“In five years, this high level of cut won't be available and it will be really, really hard on a lot of operators. Unless they find some alternative use, and I think they will.”

For the biggest lumber producers with operations in the B.C. Interior, the pine beetle is adding to a litany of woes that seem downright biblical. Vancouver-based West Fraser Timber Co. Ltd. is one of the companies dealing with drastic changes to its wood supply at the same time it's contending with weak lumber prices and an ailing U.S. housing market.

“It's extremely important that we get good at this,” says Ross Johnson, operations manager at the company's Quesnel sawmill, referring to the processing of beetle-killed wood.

“And we will. There's still a resource out there that's usable and it's our job to make sure we can use it.”

One of the key tools in that battle will be technology. West Fraser's Quesnel mill, a new $120-million plant that opened in January, is outfitted with equipment that can help efficiently process beetle-killed wood by, for example, using X-ray technology to scan for checks and position the log so that the least possible amount of wood is trimmed off as scrap.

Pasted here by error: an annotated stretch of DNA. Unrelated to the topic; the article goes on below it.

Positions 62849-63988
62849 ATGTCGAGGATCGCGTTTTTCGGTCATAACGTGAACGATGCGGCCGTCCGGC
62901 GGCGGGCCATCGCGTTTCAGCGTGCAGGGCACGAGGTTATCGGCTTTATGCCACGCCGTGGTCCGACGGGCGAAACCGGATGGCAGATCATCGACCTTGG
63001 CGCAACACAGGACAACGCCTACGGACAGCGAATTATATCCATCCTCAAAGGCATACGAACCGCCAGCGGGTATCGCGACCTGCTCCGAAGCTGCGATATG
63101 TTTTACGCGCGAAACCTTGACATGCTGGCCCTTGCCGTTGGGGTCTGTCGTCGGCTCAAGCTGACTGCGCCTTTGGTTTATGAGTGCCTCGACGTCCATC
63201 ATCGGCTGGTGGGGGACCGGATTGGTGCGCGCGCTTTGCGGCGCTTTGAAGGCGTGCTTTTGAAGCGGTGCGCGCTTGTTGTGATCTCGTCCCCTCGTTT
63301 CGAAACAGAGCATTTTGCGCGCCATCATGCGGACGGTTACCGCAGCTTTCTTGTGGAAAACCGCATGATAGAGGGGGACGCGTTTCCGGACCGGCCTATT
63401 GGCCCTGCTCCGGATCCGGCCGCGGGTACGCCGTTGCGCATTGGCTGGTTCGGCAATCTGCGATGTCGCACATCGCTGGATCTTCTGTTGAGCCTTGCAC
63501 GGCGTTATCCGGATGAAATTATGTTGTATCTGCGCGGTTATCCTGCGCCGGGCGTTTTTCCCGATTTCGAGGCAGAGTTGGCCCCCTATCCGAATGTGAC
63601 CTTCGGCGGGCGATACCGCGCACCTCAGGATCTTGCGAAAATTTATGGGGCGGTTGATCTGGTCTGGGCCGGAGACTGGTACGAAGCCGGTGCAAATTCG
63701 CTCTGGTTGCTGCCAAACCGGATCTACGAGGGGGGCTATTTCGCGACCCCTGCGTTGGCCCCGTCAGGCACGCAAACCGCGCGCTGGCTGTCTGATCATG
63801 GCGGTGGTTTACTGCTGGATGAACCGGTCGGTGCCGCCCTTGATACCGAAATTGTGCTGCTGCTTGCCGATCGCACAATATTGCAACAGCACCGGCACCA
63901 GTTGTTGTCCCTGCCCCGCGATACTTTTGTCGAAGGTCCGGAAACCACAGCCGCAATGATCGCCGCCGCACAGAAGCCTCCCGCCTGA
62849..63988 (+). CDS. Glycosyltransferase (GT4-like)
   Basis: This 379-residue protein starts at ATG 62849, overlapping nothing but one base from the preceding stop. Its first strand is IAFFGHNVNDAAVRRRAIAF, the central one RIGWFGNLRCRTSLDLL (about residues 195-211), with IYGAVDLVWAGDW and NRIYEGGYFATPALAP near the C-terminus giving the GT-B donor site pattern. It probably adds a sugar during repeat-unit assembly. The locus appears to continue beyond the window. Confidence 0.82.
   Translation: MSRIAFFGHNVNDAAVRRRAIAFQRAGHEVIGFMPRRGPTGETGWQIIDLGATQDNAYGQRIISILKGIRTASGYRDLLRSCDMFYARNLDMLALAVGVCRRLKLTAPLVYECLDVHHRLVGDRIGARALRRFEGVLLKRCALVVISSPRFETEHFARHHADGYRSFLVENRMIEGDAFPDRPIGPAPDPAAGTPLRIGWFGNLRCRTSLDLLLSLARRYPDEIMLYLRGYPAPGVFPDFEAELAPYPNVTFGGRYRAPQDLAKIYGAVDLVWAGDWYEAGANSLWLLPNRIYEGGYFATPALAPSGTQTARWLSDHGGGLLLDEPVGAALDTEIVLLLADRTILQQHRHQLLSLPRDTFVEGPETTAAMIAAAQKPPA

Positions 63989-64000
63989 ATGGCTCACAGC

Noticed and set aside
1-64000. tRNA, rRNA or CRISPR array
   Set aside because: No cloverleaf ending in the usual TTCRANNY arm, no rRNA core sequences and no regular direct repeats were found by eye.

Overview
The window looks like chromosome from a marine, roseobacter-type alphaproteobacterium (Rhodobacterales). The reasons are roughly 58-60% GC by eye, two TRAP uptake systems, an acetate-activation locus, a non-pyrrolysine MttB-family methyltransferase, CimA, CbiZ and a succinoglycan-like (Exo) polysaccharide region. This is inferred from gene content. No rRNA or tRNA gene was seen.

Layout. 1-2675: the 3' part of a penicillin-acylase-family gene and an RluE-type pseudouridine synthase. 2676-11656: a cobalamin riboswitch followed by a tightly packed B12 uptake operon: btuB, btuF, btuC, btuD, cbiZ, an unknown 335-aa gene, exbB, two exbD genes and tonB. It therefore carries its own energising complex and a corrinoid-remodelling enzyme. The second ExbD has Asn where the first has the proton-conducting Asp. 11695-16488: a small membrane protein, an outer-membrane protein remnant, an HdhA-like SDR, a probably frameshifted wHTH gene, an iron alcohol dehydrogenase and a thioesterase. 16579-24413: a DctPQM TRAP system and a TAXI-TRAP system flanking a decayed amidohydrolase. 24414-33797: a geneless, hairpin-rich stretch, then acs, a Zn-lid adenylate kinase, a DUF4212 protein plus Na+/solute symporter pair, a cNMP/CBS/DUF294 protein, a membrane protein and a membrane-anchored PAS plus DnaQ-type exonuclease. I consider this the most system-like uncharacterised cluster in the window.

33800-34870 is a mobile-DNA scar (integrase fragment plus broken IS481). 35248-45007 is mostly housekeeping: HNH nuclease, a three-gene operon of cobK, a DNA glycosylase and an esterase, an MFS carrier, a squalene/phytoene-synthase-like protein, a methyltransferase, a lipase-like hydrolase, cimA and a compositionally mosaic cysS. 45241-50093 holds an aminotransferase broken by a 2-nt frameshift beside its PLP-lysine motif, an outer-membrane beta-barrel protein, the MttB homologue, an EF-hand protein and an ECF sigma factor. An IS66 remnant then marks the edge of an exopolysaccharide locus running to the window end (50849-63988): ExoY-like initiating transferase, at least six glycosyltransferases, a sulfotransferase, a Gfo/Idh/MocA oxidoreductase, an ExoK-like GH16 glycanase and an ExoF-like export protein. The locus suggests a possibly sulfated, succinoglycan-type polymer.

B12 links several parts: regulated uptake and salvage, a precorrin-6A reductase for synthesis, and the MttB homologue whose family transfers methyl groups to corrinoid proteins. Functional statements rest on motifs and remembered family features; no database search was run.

The mill is handling shorter logs, of lesser quality, than it would have handled before the outbreak, Mr. Johnson says. There are more production disruptions, as a result of the beetle-killed lumber and the demands it puts on machinery and employees. And to make matters worse, beetle-killed wood kicks up a lot of dust when it's processed, something that causes Mr. Johnson, with his stickler's eye for safety, efficiency and productivity, no end of aggravation.

Still, West Fraser sees a future in this town, where a string of mills hug the river side and camera-toting visitors from a train tour stroll through a downtown where business owners appear to have turned flower-basket displays into a competitive sport.

“The industry is not going to be devastated in five or seven years,” Mr. Johnson says. “We are providing a product right now with beetle-killed wood, and we can get better.”

The company has hedged its bets, however. Last year, it bought 13 sawmills in the U.S. for $325-million U.S., saying the deal provided “geographic, fibre and product” diversification.